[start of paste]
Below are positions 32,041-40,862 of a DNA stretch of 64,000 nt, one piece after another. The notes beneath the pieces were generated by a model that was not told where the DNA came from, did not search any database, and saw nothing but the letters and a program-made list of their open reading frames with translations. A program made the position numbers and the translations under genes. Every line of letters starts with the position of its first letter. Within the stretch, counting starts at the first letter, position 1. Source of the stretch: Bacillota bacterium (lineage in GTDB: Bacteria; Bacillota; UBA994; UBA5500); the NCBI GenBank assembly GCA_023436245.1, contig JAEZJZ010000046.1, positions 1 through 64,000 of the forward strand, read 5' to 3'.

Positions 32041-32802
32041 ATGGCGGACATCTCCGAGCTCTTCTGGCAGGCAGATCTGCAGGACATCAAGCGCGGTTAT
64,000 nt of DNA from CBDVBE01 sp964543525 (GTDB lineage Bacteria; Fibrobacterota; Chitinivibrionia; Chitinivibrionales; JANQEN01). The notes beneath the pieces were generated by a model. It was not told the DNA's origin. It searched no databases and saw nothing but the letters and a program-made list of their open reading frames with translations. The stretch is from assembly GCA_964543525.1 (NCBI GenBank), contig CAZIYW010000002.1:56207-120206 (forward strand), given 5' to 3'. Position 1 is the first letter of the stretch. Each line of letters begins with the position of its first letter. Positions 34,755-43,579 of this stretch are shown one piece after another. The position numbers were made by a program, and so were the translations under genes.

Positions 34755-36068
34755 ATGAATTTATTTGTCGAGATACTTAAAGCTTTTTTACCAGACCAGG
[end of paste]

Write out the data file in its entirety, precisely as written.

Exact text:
Below are positions 32,041-40,862 of a DNA stretch of 64,000 nt, one piece after another. The notes beneath the pieces were generated by a model that was not told where the DNA came from, did not search any database, and saw nothing but the letters and a program-made list of their open reading frames with translations. A program made the position numbers and the translations under genes. Every line of letters starts with the position of its first letter. Within the stretch, counting starts at the first letter, position 1. Source of the stretch: Bacillota bacterium (lineage in GTDB: Bacteria; Bacillota; UBA994; UBA5500); the NCBI GenBank assembly GCA_023436245.1, contig JAEZJZ010000046.1, positions 1 through 64,000 of the forward strand, read 5' to 3'.

Positions 32041-32802
32041 ATGGCGGACATCTCCGAGCTCTTCTGGCAGGCAGATCTGCAGGACATCAAGCGCGGTTAT
64,000 nt of DNA from CBDVBE01 sp964543525 (GTDB lineage Bacteria; Fibrobacterota; Chitinivibrionia; Chitinivibrionales; JANQEN01). The notes beneath the pieces were generated by a model. It was not told the DNA's origin. It searched no databases and saw nothing but the letters and a program-made list of their open reading frames with translations. The stretch is from assembly GCA_964543525.1 (NCBI GenBank), contig CAZIYW010000002.1:56207-120206 (forward strand), given 5' to 3'. Position 1 is the first letter of the stretch. Each line of letters begins with the position of its first letter. Positions 34,755-43,579 of this stretch are shown one piece after another. The position numbers were made by a program, and so were the translations under genes.

Positions 34755-36068
34755 ATGAATTTATTTGTCGAGATACTTAAAGCTTTTTTACCAGACCAGG